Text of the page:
Part Three: Translation and the Art of Writing

Ian Mosley, Director of Curriculum Development, Sager Classical Academy

We left off last time with the question of how to teach writing. Is it just a knack, or a natural ability? For some people, it probably is. Yet according to Cicero, it could be taught. But how? What techniques should be used? According to him, one essential exercise was to practice the art of translation:

In cotidianis autem commentationibus equidem mihi adulescentulus proponere solebam illam exercitationem maxime, qua C. Carbonem nostrum illum inimicum solitum esse uti sciebam, ut aut versibus propositis quam maxime gravibus aut oratione aliqua lecta ad eum finem, quem memoria possem comprehendere, eam rem ipsam, quam legissem, verbis aliis quam maxime possem lectis, pronuntiarem; sed post animadverti hoc esse in hoc viti, quod ea verba, quae maxime cuiusque rei propria quaeque essent ornatissima atque optima, occupasset aut Ennius, si ad eius versus me exercerem, aut Gracchus, si eius orationem mihi forte proposuissem: ita, si eisdem verbis uterer, nihil prodesse; si aliis, etiam obesse, cum minus idoneis uti consuescerem. Postea mihi placuit, eoque sum usus adulescens, ut summorum oratorum Graecas orationes explicarem, quibus lectis hoc adsequebar, ut, cum ea, quae legeram Graece, Latine redderem, non solum optimis verbis uterer et tamen usitatis, sed etiam exprimerem quaedam verba imitando, quae nova nostris essent, dum modo essent idonea.

For my part, in the daily exercises of youth, I used chiefly to set myself that task which I knew Gaius Carbo, my old enemy, was wont to practise: this was to set myself some poetry, the most impressive to be found, or to read as much of some speech as I could keep in my memory, and then to declaim upon the actual subject-matter of my reading, choosing as far as possible different words. But later I noticed this defect in my method, that those words which best befitted each subject, and were the most elegant and in fact the best, had been already seized upon by Ennius, if it was on his poetry that I was practising, or by Gracchus, if I chanced to have set myself a speech of his. Thus I saw that to employ the same expressions profited me nothing, while to employ others was a positive hindrance, in that I was forming the habit of using the less appropriate. Afterwards I resolved,—and this practice I followed when somewhat older,—to translate freely Greek speeches of the most eminent orators. The result of reading these was that, in rendering into Latin what I had read in Greek, I not only found myself using the best words—and yet quite familiar ones—but also coining by analogy certain words such as world be new to our people, provided only they were appropriate.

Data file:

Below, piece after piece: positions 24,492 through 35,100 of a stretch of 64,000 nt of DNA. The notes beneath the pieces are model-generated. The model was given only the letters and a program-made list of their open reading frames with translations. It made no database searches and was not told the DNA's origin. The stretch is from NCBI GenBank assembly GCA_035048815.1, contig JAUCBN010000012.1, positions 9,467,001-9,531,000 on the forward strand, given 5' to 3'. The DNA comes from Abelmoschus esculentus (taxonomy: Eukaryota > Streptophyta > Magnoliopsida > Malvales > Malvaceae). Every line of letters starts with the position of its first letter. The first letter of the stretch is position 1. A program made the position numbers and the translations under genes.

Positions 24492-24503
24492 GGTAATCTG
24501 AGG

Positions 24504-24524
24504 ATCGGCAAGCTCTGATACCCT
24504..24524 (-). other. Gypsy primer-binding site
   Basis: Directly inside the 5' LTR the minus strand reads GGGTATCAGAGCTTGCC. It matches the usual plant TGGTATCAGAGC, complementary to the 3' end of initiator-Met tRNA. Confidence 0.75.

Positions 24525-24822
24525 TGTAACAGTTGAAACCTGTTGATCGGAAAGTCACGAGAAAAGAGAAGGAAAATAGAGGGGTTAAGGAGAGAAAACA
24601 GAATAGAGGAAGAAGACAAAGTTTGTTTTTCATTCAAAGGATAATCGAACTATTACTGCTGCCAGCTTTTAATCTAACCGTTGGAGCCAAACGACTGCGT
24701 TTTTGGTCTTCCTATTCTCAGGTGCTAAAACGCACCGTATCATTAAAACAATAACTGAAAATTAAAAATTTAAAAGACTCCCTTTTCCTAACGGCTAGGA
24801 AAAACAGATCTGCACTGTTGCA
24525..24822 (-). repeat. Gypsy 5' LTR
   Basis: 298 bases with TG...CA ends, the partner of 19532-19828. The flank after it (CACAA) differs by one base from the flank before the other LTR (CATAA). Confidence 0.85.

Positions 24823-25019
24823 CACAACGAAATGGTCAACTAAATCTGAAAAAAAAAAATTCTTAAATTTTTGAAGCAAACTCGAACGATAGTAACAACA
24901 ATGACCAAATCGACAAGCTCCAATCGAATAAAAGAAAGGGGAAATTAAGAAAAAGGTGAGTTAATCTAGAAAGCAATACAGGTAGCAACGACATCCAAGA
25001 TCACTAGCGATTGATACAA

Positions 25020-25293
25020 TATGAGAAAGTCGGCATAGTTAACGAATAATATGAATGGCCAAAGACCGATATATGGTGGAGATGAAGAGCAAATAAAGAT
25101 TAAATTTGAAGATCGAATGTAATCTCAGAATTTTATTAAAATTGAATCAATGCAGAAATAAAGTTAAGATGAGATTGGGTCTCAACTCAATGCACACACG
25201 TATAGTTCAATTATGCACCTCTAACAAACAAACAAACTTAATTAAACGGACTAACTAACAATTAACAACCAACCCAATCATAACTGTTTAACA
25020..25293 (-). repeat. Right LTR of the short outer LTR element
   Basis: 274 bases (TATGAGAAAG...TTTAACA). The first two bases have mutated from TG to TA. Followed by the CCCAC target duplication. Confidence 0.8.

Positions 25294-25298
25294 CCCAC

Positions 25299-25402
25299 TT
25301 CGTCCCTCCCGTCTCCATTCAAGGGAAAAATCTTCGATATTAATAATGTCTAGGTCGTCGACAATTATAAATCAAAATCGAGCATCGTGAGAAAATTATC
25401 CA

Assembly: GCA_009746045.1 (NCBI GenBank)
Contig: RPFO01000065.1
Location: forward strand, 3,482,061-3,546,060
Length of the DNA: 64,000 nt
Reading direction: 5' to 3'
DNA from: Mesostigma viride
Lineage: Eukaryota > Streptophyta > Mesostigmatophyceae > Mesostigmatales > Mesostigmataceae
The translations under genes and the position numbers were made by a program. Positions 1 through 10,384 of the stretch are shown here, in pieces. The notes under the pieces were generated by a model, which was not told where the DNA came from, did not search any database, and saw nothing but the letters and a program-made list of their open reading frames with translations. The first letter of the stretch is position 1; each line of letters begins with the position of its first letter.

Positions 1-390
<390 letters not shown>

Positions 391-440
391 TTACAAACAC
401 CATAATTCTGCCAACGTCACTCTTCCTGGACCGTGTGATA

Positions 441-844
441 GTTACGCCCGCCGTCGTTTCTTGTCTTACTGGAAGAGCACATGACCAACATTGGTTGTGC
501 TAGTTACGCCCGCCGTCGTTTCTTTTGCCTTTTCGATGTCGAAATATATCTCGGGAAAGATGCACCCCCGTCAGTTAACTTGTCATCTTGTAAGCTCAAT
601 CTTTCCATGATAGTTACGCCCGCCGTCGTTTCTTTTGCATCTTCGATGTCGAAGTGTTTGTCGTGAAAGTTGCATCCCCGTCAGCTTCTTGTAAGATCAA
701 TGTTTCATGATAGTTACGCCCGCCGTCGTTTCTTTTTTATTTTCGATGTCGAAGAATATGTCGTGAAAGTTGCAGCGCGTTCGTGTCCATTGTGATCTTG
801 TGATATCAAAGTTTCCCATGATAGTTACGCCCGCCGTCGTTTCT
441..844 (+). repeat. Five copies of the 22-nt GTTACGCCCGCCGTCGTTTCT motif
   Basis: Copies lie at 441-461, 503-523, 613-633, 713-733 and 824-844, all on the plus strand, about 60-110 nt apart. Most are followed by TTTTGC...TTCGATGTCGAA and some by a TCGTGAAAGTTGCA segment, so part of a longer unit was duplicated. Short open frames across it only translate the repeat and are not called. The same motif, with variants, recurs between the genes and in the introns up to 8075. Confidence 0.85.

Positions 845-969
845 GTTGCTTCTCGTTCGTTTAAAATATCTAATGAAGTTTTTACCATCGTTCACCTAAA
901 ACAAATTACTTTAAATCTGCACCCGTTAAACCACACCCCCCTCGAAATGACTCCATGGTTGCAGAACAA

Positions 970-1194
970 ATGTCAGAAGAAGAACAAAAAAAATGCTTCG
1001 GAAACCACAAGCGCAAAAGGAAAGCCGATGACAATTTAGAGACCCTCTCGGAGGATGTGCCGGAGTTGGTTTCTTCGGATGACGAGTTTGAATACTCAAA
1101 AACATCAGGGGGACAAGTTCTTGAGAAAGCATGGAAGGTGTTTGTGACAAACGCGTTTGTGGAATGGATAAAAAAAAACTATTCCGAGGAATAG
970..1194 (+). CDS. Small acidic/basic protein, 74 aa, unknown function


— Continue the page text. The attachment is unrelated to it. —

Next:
So what Cicero is saying is basically this: good writing can’t be reduced to following a recipe or a set of methodical rules; it has to be learned by imitation. One method of imitation is to take great works and paraphrase them, and that was his first approach. The problem with this was that his models were already expressed so eloquently, it was impossible to paraphrase them without substituting worse words for better ones. Instead of learning how to write well, it was teaching how to write badly.

His solution? Translation. Take the best works in one language, and then express them in your own language just as eloquently. This allowed for true imitation without mere repetition, and therefore was an effective method for learning how to write well. In theory, of course, any language could be studied for the purposes of reading and translating the best works in that language, but in practise people only study the classical languages this way. This meme sums it up pretty well:


The study of modern languages turned a long time ago towards getting the mundane verbal equipment necessary to get around in a foreign country. Classical languages (that is, Greek and Latin) are still chiefly taught for the purposes of accessing the best literary works in those languages, and appreciating them as literature through the art of translation. That’s not the only reason to use classical languages to teach writing, of course – more on that later. It does help quite a bit, though, because the overall goals and the goals of most classical language curricula are already quite well aligned.

But the art of writing, while crucial to a good education, is not the only compelling reason to teach the art of translation through the classical languages. Learning the art of translation is also crucial for helping us understand written works in translation, and there’s one of those we are all concerned with as Christians — I’m referring, of course, to the Bible. In the next part of our series, we’ll consider that question more, with the help of St. Augustine.